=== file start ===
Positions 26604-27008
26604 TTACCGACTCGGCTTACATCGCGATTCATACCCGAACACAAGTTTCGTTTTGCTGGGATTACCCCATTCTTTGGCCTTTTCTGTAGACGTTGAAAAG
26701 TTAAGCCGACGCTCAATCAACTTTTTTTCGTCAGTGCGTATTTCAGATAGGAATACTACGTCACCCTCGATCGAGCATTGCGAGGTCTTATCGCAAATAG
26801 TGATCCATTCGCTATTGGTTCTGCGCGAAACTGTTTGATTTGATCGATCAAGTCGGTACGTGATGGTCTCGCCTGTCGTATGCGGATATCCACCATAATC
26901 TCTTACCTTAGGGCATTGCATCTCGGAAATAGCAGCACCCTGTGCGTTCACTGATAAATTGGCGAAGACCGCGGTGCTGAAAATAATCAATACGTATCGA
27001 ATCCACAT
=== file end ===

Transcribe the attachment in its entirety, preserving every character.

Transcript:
Positions 26604-27008
26604 TTACCGACTCGGCTTACATCGCGATTCATACCCGAACACAAGTTTCGTTTTGCTGGGATTACCCCATTCTTTGGCCTTTTCTGTAGACGTTGAAAAG
26701 TTAAGCCGACGCTCAATCAACTTTTTTTCGTCAGTGCGTATTTCAGATAGGAATACTACGTCACCCTCGATCGAGCATTGCGAGGTCTTATCGCAAATAG
26801 TGATCCATTCGCTATTGGTTCTGCGCGAAACTGTTTGATTTGATCGATCAAGTCGGTACGTGATGGTCTCGCCTGTCGTATGCGGATATCCACCATAATC
26901 TCTTACCTTAGGGCATTGCATCTCGGAAATAGCAGCACCCTGTGCGTTCACTGATAAATTGGCGAAGACCGCGGTGCTGAAAATAATCAATACGTATCGA
27001 ATCCACAT